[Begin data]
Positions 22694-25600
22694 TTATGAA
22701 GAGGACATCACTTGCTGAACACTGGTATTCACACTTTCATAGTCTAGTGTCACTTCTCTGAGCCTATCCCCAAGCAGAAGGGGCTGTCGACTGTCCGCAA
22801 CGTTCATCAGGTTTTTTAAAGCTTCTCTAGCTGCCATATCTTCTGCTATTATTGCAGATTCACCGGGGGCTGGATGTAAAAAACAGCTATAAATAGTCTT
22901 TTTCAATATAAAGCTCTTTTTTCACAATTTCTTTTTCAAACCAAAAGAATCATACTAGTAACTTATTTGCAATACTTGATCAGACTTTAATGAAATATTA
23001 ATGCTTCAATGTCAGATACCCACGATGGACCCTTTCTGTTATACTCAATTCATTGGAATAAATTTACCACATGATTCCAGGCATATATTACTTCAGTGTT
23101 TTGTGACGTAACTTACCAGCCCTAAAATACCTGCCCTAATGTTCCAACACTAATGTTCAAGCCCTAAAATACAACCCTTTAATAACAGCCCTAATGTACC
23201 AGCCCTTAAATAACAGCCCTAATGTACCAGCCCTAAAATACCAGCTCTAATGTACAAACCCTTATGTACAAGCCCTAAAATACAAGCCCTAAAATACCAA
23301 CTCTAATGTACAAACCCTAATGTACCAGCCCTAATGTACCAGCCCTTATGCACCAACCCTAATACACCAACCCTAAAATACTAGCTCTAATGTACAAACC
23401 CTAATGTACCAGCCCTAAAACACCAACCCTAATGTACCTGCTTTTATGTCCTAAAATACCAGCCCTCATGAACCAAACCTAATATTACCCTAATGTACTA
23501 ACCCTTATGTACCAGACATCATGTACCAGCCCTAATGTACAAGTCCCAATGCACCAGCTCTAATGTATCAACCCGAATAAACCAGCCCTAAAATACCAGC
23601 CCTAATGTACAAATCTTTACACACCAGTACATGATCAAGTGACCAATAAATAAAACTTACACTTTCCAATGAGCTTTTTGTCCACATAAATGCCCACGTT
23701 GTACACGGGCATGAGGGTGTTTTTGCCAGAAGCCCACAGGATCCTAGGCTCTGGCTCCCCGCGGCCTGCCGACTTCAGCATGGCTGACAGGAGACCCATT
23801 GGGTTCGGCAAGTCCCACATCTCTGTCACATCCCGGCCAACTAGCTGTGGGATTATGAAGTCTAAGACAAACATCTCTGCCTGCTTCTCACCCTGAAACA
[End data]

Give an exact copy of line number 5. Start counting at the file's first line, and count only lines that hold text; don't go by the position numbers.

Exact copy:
22901 TTTCAATATAAAGCTCTTTTTTCACAATTTCTTTTTCAAACCAAAAGAATCATACTAGTAACTTATTTGCAATACTTGATCAGACTTTAATGAAATATTA